Taking the limit as {t \rightarrow \infty} concludes the proof. \Box

Another useful lemma we will need is the following characterisation of non-archimedian valuations over {\mathbb{Q}}:

Lemma 4 {|\cdot|} is a non-archimedian valuation on {\mathbb{Q}} if and only if {|n| \leq 1} for all {n \in \mathbb{Z}}.

Proof: The forwards direction is trivial, so suppose {|n| \leq 1} for all {n \in \mathbb{Z}}. Now consider some {x, y \in \mathbb{Q}}. By the binomial theorem, we have:

\displaystyle  \begin{aligned} |(x+y)|^n &= \left|\sum_i {n \choose i} x^i y^{n-i}\right| \\ &\leq \sum_i |x^iy^{n-i}| \\ &\leq (n+1)\max(|x|, |y|)^n \end{aligned}

Taking {n^{\text{th}}} roots of both sides (the tensor power trick again!) concludes the proof. \Box

We are now in a position to prove the archimedian side of the proof directly:

Theorem 5 If {|\cdot|} is a non-trivial archimedian valuation on {\mathbb{Q}}, then {|\cdot|} is equivalent to {|\cdot|_\infty}.

Proof: First of all, we note that {|n| \geq 1} for all {n \in \mathbb{N}}, as if this was not the case we would have {|m| < 1} for some {m}. By lemma 3, this would imply that {n \leq 1} for all {n \in \mathbb{Z}}, contradicting the assumption that {|\cdot|} is archimedian. Consider some {m, n \in \mathbb{Z}}. By lemma 3, we have:

\displaystyle  \begin{aligned} |m| &\leq \max(1, |n|)^{\log(m)/\log(n)} \\ &\leq |n|^{\log(m)/\log(n)} \end{aligned}

Hence {|m|^{1/\log(m)} \leq |n|^{1/\log(n)}}. Note that this expression does not depend on the choice of {m} or {n}, thus there exists a constant {c \in \mathbb{R}} such that {|n|^{1/\log(n)} = c} for all {n>1 \in \mathbb{Z}}. But then {|n| = | |n|_\infty | = c^{\log|n|_\infty} = |n|_\infty^{\log(c)}} for all such {n}, and we are done. \Box

Finally, a cute algebraic proof wraps up the non-archimedian part of Ostrowski’s theorem.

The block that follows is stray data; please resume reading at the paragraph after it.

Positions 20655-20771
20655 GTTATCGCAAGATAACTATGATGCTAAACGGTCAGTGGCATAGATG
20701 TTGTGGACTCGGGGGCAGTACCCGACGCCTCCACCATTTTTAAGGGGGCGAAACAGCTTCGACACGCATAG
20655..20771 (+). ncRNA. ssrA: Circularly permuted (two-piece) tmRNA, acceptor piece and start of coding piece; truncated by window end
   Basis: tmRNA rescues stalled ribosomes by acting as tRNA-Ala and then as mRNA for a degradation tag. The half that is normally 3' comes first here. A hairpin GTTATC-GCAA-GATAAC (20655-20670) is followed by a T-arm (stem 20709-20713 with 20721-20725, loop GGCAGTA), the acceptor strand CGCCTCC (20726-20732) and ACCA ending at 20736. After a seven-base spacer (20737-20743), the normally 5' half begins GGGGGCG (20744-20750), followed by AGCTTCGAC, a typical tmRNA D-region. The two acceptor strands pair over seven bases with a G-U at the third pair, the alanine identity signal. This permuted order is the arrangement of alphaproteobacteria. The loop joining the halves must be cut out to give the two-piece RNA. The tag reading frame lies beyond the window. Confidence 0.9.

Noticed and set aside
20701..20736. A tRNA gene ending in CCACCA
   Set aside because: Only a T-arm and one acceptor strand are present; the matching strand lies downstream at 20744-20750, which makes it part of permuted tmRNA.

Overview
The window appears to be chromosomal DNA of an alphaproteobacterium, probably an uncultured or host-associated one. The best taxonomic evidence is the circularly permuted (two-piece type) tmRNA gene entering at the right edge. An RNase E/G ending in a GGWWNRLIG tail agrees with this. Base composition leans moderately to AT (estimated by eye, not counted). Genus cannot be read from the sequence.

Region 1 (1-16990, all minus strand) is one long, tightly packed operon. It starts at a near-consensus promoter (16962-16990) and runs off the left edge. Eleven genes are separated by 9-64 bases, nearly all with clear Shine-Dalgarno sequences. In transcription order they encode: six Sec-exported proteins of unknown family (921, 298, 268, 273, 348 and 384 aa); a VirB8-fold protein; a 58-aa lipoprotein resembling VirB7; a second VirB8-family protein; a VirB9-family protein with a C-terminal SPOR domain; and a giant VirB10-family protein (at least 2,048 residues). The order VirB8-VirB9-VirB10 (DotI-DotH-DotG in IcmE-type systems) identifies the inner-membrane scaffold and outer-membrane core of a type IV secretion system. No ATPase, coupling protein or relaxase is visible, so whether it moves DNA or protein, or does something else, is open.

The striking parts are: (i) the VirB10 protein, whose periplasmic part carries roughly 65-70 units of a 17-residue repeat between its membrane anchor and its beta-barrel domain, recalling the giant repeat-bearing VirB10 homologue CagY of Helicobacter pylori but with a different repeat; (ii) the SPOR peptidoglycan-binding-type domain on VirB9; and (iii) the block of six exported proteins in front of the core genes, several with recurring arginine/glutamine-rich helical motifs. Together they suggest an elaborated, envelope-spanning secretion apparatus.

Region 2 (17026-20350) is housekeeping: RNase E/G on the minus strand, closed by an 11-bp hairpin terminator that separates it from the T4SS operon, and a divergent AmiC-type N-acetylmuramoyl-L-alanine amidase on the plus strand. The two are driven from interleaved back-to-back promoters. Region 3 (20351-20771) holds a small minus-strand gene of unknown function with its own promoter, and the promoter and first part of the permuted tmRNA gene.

Theorem 6 If {|\cdot|} is a non-trivial non-archimedian valuation on {\mathbb{Q}}, then {|\cdot|} is equivalent to {|\cdot|_p} for some prime {p}.

Proof: Consider the set {\mathfrak{a} = \{ n \in \mathbb{Z} : |n| < 1 \}}. This set is non-empty as the valuation is non-trivial. We also know by lemma 4 that {|n| \leq 1} for all {n \in \mathbb{Z}} and so {\mathfrak{a}} is an ideal; in particular, it is a prime ideal. Thus {\mathfrak{a} = p\mathbb{Z}} for some prime {p}. Consider some rational {x = p^n\frac{a}{b}}, where {\gcd(p, ab) = 1}. Then we have:

\displaystyle  \begin{aligned} |x| &= |p^n|\cdot\left|\frac{b}{c}\right| = |p|^n \cdot |1| \\ &= e^{n\log|p|} \\ &= p^{-n \cdot (-\frac{\log|p|}{\log(p)})} \\ &= |x|_p^{-\frac{\log|p|}{\log(p)}} \end{aligned}


Tangent Spaces

Over the last day I read the first ten pages of Milnor’s famous notes, Topology from the Differentiable Viewpoint. As one might expect, these early pages are spent covering the definitions and basic facts that will be needed further along in the book. The most important of these is, of course, the following:

Definition 1 An topological manifold {M} is an {n}-dimensional smooth manifold if, for every {x \in M}, there exists a neighbourhood {U} of {x} diffeomorphic to a subset of {{\mathbb R}^n}.

photo 1

I find it quite interesting to contrast Milnor’s exposition with more modern takes, such as Lee’s Introduction to Smooth Manifolds. The biggest difference here for me was in his definition of the tangent space of a smooth manifold. Milnor does this extrinsically, again appealing to an embedding of {M}:

Definition 2 Consider some {x \in M}, and some smooth parameterisation {f: U \subset {\mathbb R}^n \rightarrow M} with {f(u) = x}. We can consider {M} to be a subset of {{\mathbb R}^m} for some {m}, and hence we can take the derivative of {f} in the usual way:

\displaystyle df_u: {\mathbb R}^n \rightarrow {\mathbb R}^m

Define {TM_x}, the tangent space of {M} at {x}, to be the image of {df_u}.

photo 2

It is a standard exercise to show that the tangent space is well defined (does not depend on the choice of parameterisation) and is an {n}-dimensional real vector space. This definition of a tangent space is very intuitive, and so I feel it’s good from a pedagogical perspective.

The problem for me is two-fold. Firstly, we often construct (smooth) manifolds by gluing together open sets of Euclidean spaces with appropriate maps. Obviously it is true that the result does in fact embed in some {{\mathbb R}^m}, but the proof is a bit gross. Because of this, it would be nice not to rely on this fact.

The second reason is generality. It would be nice to extend the notion of a tangent space to objects where the standard analysis tools might not be available. These would be things like locally ringed spaces, algebraic varieties and the like.